Since 1951, Camp Rainbow, Montgomery County’s summer camp for deserving children, has "met local children where they are" and enriched their lives with a variety of traditional camp activities while teaching invaluable life lessons on responsibility, honesty and good behavior.
The camp, which is located on 18 acres on the Perkiomen Creek in Lower Salford Township, operates for six weeks beginning at the end of June and continuing through early August. Previously, Camp Rainbow, which serves children ages 7 to 16, operated for eight weeks each summer.
Funding constraints and dwindling donations recently forced the camp to trim the season by two weeks and to house a maximum of 490 children total during its sessions, Camp Director Alex Fizz said.
“I’d love to see it go back to eight weeks,” said Fizz, who has served as camp director since 2011. “I certainly don’t think it’s a recruitment issue … The supply of students in financial need is not lacking in Montgomery County.”
It costs $250 for each camper’s week-long stay, which features arts and crafts activities, pool and water safety instruction, music education, sports and more.
In addition to expanding the camp season and bolstering enrollment, incorporating more environmental education to tie in with relevant biologic connections with the Perkiomen Creek is another goal for Fizz.
To that end, integrating canoes and kayaks to the camp’s stable of five flat bottom boats would serve to complement the program.
In terms of the camp itself, Fizz said the 21-year-old pool, while still well within its safety parameters, is in need of improvements. Inside the cabins, cabinets are worn and in need of replacement, or at least refacing, he said.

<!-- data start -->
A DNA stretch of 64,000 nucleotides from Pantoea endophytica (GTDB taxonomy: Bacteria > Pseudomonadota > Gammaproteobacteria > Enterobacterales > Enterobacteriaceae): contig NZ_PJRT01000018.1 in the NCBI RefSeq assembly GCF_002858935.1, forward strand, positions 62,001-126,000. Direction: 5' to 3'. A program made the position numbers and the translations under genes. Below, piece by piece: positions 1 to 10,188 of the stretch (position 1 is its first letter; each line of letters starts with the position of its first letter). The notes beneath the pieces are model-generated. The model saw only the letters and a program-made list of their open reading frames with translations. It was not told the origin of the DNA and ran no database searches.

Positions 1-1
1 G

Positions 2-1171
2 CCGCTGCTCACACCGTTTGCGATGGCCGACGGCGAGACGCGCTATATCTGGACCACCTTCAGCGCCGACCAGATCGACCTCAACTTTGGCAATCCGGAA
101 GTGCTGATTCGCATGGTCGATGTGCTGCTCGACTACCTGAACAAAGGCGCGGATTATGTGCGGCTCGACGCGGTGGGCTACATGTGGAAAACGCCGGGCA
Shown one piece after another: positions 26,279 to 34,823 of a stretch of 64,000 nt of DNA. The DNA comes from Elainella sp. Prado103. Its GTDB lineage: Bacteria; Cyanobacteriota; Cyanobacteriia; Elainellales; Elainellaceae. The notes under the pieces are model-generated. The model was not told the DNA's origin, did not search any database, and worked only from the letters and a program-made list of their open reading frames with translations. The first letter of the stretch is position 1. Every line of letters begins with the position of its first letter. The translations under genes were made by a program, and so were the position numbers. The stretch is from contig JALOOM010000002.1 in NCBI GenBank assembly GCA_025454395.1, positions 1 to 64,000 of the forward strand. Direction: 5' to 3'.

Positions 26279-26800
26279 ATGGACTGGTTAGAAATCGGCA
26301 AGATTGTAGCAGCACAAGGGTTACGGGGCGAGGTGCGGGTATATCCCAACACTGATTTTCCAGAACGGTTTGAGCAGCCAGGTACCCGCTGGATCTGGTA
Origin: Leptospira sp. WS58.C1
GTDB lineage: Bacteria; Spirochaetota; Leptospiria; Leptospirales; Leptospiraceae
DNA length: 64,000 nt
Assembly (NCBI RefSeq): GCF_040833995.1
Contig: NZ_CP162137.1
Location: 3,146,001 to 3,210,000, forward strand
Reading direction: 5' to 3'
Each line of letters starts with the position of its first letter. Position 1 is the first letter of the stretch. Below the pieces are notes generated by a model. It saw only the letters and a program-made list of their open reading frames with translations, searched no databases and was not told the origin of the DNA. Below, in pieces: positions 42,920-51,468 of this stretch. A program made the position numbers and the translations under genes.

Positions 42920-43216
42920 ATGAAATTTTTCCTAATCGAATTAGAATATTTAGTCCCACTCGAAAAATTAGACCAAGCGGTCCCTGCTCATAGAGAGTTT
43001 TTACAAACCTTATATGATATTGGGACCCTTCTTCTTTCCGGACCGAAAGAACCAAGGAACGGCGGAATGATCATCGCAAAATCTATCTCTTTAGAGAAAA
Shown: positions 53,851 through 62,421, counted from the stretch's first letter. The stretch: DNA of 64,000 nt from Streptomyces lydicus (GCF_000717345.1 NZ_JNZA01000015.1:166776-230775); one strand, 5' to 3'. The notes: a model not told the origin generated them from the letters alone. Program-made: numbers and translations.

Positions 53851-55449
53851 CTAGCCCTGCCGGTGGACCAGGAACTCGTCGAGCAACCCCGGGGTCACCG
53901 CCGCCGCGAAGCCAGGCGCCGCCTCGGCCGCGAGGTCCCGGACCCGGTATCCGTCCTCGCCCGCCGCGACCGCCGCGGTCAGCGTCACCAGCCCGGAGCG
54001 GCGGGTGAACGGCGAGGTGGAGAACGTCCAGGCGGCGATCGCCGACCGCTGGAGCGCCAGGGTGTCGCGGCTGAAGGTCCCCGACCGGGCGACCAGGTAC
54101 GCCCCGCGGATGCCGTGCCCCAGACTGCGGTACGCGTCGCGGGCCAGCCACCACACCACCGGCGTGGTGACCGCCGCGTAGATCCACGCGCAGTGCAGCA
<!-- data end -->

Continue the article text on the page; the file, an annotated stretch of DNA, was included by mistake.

Minor plumbing issues, including a toilet in disrepair, are in need of fixing in the short-term, Fizz said.
“There’s always pie in the sky things,” Fizz said. “I also try to stay very practical on what’s really doable and what’s doable without changing the culture of what we created.”
Fizz, who works as a full-time education consultant in Montgomery County schools, is reminded of the Camp Rainbow lasting impact when he hears former campers reflect on values instilled during camping sessions.
In the long-term, Fizz said he would like to see at least half of Camp Rainbow’s staff of 20 to 21 be comprised of former Camp Rainbow campers.
“I really do see that as a purposeful goal for our camp in the next five years,” he said, adding that in 10 years, Fizz would like to see Camp Rainbow completely run by former campers.
Integral in shaping youth for a positive future is hiring relatable counselors and camp personnel.
“I work very hard to make sure when I’m hiring people, I’m hiring people who, if at all possible, grew up where these kids grew up. That ability to relate and mirror is something that I work very hard to create,” Fizz said. “It’s essential for kids to have good role models … someone who grew up where they grew up.”
For more information on Camp Rainbow, click here to visit the Web site.